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July 19, 2016 | Tom Ballard

“GIGTANK 365” participant Collider focused on 3D printing breakthroughs

GIGTANK 365 - 2016(EDITOR’S NOTE: This is the second article in a seven-part series leading up to the “GIGTANK 365 Accelerator Pitch Night” July 27 in Chattanooga. To register, click here.)

By Tom Ballard, Chief Alliance Officer, PYA

Graham Bredemeyer moved to Chattanooga two years ago to join the team at CO.LAB as the Technologist-in-Residence, and he is now one of the participants in the latest cohort in the organization’s “GIGTANK 365” accelerator.

The former resident of Ft. Wayne, IN says he “started experimenting with it (3D printing) in high school. I was super-interested.” Over the last few years of consulting and other work, Bredemeyer says he had “serious exposure to all types of 3D printing.”

Now, the Founder of Collider is applying everything he’s learned in what CO.LAB Executive Director Mike Bradshaw describes as a “revolutionary take on 3D printing.”

Bredemeyer characterizes the approach his start-up is taking as a hybrid process – part 3D printing and part traditional manufacturing. The overall goal is to address three limitations – processes that were too slow, too expensive, and not inclusive of traditional materials.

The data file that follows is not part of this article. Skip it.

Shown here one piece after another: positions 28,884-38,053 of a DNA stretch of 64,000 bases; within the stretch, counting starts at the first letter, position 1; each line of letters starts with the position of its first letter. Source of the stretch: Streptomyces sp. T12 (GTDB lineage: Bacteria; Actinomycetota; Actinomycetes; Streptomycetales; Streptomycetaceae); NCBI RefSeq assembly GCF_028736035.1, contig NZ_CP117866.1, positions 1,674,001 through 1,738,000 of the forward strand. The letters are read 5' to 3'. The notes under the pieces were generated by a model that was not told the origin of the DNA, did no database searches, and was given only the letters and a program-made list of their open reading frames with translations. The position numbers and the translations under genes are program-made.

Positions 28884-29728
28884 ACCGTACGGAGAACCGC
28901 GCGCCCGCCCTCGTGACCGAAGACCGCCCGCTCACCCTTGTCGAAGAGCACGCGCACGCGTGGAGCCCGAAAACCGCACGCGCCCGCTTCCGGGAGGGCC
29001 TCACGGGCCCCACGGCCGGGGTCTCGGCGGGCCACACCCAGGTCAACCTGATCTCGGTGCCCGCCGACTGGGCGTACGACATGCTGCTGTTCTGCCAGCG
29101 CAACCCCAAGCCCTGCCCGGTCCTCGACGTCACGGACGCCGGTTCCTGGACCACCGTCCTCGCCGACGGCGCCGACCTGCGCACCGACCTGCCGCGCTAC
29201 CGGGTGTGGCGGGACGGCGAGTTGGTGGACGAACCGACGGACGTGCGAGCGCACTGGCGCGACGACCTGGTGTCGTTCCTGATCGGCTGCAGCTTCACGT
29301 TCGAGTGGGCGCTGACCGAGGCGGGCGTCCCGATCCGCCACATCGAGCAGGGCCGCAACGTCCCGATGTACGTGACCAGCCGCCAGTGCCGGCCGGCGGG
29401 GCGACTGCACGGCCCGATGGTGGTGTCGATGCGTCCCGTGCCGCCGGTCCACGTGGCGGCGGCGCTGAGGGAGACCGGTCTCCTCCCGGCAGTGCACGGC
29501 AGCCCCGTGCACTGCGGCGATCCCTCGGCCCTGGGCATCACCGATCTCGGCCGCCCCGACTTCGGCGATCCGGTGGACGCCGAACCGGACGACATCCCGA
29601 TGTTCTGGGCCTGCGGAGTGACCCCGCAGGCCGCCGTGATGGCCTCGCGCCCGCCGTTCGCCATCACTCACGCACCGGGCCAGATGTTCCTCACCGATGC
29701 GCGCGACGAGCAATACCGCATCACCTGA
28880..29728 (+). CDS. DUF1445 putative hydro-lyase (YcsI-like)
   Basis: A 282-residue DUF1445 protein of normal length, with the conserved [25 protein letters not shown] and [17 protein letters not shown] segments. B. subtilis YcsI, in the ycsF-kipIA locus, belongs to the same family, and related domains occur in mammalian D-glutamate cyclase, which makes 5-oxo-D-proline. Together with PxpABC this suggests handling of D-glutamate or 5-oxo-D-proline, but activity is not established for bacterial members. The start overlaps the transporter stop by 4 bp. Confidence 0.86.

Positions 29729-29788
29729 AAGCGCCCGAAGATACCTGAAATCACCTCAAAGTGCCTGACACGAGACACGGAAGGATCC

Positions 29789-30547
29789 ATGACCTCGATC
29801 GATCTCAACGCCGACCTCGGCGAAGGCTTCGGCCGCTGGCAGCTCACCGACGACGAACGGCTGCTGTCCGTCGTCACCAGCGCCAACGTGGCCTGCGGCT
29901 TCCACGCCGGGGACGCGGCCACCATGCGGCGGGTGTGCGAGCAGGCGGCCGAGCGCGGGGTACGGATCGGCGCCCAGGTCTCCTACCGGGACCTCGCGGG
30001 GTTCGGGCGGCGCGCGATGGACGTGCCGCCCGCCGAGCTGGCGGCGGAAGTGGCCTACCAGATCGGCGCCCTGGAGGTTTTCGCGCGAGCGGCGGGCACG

“We want to develop mechanisms to enable new materials, new levels of quality, and new speeds,” Bredemeyer explains.

While he was reluctant to provide too much information for the patent pending process, Bredemeyer did say that Collider’s approach does not involve “a layer-build cycle.” The result is a much faster process.

“We do it really fast . . . more than 100 times faster than traditional technology,” he said. The result is production quality 3D printing at production run speeds.

Right now, Collider is focused on small runs – 200 to 2,000 parts.

“We’re not trying to replace injection molding,” Bredemeyer explains, but adds that he is exploring larger runs with some partners.

“This is not just a change in technology, but a whole shift in the business model,” he adds. The start-up has already secured some investment, has six pilot partners, and five employees.

As Bredemeyer pitches on July 27, his goal is to raise additional capital to be able to add at least four engineers in the near future, growing soon to a 15-member team.

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